Before we start testing, we always check the manufacturer Web site for the latest software versions. The Powerware homepage provides a software suite called LanSafe 6, which, despite working with our UPS sample, did not support all of its features. We contacted Eaton and found out that this is because Eaton acquired MGE UPS approximately two years ago and hasn’t been able to fully migrate all of its software products yet. LanSafe seems to be the original Powerware product, while the PW5130 is based on MGE OPS technology.
We then swapped over to the newer software, using the Network Management Proxy as the controller and the Network Shutdown Module on client systems attached to the Powerware PW5130 UPS. We installed the Network Management Proxy on the main system, to which we attached the UPS backup.
Once you connect the system to the UPS via USB 2.0, you can start the configuration by clicking on the Settings option in the main window.
You can set three different shutdown criteria, which, once reached, will initiate system shutdown via the UPS unit through the network software and the client. We will look at that on the following page. You can define a timer in seconds: in our example, we set it to 120 seconds. Once these limits have passed, the shutdown will commence. Other options include battery level or remaining battery backup time. It is also possible to combine two or three shutdown options, if desired.
There are more shutdown criteria that need to be defined. Generally, shutdown means that all applications will be terminated after the software saves all changes. If you click on the drop-down menu, you may also select “power off” or “hibernate.” While you may know the gist of hibernation from using a notebook (a feature that copies all main memory content into a hibernation file and then shuts off the system), you can actually have the Powerware UPS unit trigger a hard shutdown. It will then physically switch off the systems attached to the power outlets according to its settings. This doesn’t sound like a good course of action for servers, but it works well for printers, routers, or similar devices you may want to turn off immediately when the power goes out.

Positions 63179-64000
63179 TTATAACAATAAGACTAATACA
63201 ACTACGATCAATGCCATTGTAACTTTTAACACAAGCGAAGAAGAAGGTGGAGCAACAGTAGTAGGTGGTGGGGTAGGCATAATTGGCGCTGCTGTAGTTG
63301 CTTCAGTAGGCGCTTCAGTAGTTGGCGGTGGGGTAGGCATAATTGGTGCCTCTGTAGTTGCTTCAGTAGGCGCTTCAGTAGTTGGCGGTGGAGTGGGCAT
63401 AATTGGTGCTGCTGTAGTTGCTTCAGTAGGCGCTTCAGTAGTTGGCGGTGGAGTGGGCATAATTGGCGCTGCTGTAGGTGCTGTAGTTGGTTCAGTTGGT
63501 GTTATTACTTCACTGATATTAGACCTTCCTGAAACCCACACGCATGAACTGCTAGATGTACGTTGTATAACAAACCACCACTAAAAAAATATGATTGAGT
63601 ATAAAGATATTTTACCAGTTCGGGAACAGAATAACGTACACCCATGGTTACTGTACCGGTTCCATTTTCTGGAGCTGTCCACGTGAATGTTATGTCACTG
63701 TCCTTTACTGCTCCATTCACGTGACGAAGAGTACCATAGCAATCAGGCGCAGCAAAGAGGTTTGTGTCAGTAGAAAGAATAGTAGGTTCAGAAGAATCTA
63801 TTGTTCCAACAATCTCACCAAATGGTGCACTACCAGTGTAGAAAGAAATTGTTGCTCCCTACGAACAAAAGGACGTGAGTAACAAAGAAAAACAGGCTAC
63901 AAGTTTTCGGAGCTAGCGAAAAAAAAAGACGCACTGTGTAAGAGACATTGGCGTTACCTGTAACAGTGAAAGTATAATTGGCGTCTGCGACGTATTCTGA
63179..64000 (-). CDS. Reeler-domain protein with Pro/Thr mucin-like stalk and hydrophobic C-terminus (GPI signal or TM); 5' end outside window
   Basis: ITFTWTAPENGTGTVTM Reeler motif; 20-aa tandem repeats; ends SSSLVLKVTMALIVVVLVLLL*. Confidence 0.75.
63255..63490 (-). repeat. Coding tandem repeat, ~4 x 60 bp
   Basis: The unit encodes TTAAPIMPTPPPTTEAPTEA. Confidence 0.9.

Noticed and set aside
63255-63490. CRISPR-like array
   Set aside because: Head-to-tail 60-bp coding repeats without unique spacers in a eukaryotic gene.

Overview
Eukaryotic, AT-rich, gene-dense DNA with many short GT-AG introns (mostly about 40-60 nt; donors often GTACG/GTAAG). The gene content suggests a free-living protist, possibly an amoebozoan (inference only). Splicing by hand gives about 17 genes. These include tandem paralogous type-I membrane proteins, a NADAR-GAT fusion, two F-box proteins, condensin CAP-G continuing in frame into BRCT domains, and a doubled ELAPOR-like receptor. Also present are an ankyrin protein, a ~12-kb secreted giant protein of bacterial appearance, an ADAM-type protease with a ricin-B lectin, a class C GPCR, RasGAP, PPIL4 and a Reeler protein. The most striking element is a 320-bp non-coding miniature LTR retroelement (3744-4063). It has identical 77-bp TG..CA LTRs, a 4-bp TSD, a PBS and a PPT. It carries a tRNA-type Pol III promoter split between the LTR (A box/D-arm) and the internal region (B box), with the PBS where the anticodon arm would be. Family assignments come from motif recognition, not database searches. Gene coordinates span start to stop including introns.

Hibernation typically is a great choice, as it preserves the system state. But it may take several minutes to hibernate a system with a large amount of RAM. The UPS itself can also shut off after a given period of time. In our example, we selected 1,200 seconds. Keep in mind that all systems should be shut down before you tell the UPS itself to go offline (obviously).
Should the power be restored while the UPS is still shutting down, it will not interrupt the process. The battery will already start to charge at this point, though. If you want the powered-down systems to be switched back on once power is restored, you have to select the appropriate BIOS option to power on after power loss.